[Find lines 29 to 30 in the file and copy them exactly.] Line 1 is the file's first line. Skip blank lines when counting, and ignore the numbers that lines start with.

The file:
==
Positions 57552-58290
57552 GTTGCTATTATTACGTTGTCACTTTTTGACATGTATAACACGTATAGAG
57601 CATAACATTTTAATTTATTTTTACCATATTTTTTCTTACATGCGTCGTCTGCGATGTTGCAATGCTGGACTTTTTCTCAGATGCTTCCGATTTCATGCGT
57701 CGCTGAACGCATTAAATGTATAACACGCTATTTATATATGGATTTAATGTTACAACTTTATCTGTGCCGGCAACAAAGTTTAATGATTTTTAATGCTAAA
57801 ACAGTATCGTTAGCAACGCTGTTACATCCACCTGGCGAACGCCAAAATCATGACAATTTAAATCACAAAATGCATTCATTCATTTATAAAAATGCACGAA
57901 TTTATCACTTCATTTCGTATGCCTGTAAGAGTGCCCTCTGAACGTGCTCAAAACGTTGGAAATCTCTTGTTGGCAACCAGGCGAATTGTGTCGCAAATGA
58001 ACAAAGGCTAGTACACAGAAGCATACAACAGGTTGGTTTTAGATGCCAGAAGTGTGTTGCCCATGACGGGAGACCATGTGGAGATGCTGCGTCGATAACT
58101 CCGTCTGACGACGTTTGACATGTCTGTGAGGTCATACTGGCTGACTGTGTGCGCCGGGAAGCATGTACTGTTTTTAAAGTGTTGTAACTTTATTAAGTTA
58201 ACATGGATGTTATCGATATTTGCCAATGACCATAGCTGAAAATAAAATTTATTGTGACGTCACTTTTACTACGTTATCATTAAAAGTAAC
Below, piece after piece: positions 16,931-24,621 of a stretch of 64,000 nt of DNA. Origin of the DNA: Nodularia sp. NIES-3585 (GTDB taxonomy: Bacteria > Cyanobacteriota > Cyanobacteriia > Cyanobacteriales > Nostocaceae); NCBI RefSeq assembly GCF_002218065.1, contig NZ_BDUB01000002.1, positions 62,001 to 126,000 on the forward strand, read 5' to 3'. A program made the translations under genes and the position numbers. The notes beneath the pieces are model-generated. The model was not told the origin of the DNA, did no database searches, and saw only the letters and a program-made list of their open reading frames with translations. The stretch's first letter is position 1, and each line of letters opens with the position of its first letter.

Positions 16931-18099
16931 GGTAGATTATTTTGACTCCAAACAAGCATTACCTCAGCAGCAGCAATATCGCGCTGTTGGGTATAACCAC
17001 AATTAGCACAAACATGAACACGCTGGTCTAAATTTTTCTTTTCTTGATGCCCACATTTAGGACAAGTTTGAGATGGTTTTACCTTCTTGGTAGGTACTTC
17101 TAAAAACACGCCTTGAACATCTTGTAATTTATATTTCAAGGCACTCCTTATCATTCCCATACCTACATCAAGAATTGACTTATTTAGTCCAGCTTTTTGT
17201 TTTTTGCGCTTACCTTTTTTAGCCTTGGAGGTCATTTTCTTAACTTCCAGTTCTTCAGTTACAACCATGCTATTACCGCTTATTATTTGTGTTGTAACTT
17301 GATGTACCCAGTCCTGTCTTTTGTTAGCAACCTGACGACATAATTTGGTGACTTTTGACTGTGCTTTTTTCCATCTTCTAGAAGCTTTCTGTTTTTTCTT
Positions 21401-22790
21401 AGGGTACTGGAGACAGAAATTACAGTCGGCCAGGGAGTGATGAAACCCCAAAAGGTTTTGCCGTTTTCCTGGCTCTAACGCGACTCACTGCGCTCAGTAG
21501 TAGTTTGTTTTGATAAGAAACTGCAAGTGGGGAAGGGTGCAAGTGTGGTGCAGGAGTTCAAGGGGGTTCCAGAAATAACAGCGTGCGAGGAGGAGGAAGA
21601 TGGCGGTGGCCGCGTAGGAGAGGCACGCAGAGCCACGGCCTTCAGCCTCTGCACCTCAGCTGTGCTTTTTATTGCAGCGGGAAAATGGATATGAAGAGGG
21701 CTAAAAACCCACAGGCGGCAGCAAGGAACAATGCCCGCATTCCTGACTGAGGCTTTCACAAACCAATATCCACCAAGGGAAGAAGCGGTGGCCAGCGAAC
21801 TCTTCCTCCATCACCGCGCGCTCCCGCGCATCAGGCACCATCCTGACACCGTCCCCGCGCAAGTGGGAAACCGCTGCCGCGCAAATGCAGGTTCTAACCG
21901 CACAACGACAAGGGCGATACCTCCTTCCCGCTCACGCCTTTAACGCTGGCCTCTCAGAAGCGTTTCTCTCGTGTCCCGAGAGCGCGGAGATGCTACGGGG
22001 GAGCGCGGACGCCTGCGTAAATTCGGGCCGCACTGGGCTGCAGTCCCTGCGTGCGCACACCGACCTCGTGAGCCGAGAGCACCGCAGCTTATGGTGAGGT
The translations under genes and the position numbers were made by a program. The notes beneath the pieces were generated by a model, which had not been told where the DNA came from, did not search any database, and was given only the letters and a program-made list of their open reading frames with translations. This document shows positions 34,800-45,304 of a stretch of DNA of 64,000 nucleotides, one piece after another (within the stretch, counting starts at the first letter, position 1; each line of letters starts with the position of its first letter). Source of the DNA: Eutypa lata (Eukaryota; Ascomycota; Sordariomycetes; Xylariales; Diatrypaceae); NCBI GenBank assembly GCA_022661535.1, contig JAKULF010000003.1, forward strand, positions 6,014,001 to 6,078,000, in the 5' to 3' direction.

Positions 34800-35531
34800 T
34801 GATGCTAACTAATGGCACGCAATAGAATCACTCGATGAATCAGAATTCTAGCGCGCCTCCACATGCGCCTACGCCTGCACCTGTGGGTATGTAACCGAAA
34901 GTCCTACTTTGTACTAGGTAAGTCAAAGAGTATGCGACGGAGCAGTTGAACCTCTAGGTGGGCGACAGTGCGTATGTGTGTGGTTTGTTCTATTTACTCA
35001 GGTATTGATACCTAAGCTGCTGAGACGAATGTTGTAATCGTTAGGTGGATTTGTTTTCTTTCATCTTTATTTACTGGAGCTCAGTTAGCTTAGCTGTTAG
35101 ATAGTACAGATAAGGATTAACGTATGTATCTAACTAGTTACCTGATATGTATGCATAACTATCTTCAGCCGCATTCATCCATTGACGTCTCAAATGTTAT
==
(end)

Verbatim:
34901 GTCCTACTTTGTACTAGGTAAGTCAAAGAGTATGCGACGGAGCAGTTGAACCTCTAGGTGGGCGACAGTGCGTATGTGTGTGGTTTGTTCTATTTACTCA
35001 GGTATTGATACCTAAGCTGCTGAGACGAATGTTGTAATCGTTAGGTGGATTTGTTTTCTTTCATCTTTATTTACTGGAGCTCAGTTAGCTTAGCTGTTAG